Did you know that somewhere between 8 and 25 percent of kids suffer from chronic abdominal pain?  And for most of these kids, the pain does not seem to have any direct medical cause, such as celiac disease or inflammatory bowel disease. But that doesn't make this "functional" abdominal pain — as it is often referred to — any less distressing. But a new study has found that talk therapy may be just as effective (if not even more so) at relieving kids' symptoms than medication and dietary changes.

About 100 children — age 7 to 18 — who suffered from chronic stomach pain for several years participated in the study. Researchers from Emma Children's Hospital Academic Medical Center in Amsterdam, Holland, randomly assigned half of the children to talk therapy sessions and the other half to meet weekly with a pediatrician.  

The children who went to therapy were treated with cognitive behavior therapy (CBT) that was tailored to the needs of each child. Techniques included relaxation exercises and strategies to distract kids from stomach pain or change the way they thought about their pain. The children who met with a pediatrician were given information about diet and nutrition and prescribed medication if necessary.  

After one year of treatment, both groups noted significant improvement, but it is interesting to note that more children improved via the CBT method than with medication and dietary changes. Sixty percent of kids in the CBT group had fewer or no stomach aches, compared to 56 percent of those who had seen a doctor. Unfortunately, the study didn't include a control group of kids who were not treated, so it's hard to really know how many would have gotten better on their own without any kind of treatment.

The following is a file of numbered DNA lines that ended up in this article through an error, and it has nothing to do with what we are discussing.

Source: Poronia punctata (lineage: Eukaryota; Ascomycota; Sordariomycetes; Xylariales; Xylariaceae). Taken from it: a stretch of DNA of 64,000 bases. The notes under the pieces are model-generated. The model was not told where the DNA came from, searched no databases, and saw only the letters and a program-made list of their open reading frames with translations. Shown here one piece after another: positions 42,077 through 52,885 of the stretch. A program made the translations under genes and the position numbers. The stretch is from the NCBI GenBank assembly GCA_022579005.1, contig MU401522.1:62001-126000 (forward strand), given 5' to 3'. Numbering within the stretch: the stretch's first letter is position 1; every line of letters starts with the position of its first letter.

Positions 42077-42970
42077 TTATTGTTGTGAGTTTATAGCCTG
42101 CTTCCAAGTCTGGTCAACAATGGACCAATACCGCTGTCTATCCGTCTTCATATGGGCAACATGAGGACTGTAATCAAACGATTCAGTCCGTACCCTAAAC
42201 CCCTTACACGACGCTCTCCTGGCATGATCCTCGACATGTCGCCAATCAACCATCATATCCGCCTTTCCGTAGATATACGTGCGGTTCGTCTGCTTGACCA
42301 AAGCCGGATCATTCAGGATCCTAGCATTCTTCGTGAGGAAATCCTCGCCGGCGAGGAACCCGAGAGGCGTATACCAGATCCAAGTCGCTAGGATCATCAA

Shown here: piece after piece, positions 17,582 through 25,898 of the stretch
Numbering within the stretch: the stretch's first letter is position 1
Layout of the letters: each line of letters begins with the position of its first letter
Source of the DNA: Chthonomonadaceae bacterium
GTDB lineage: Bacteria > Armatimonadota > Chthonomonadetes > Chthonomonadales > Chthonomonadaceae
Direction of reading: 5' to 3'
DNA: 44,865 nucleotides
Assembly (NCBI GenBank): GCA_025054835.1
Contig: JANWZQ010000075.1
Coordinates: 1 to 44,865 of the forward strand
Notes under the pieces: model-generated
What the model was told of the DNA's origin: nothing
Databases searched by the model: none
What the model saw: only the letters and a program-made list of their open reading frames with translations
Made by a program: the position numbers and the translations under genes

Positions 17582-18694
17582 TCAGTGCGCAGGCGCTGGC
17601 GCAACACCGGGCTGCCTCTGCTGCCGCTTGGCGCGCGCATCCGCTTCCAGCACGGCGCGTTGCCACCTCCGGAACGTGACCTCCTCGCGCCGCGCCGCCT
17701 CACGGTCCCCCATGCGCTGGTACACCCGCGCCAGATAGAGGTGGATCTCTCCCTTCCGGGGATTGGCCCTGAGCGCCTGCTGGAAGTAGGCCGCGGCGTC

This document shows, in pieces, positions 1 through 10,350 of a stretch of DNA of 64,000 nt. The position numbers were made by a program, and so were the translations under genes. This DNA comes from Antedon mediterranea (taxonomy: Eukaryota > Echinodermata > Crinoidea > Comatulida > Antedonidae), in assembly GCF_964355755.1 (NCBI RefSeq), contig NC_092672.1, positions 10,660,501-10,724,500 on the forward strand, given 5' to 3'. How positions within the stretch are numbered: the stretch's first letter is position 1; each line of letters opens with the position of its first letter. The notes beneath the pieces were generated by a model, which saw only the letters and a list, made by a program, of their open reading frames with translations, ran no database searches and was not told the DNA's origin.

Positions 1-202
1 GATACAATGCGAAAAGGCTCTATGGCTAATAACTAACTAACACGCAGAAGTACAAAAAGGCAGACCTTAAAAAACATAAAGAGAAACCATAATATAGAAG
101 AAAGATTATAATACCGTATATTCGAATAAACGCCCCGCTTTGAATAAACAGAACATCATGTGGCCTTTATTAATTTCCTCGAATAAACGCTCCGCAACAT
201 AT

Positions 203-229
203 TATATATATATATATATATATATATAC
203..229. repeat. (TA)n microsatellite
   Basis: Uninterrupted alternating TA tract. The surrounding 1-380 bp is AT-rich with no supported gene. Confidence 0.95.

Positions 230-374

No one method will be right for every child. But if your child is suffering from chronic stomach pain and traditional treatments haven't helped, CBT therapy might be worth a look.

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Source: Pediatrics
Therapy relieves chronic stomach pain in kids
New research finds that talk therapy might be just as effective as medication for kids with 'functional' stomach pain.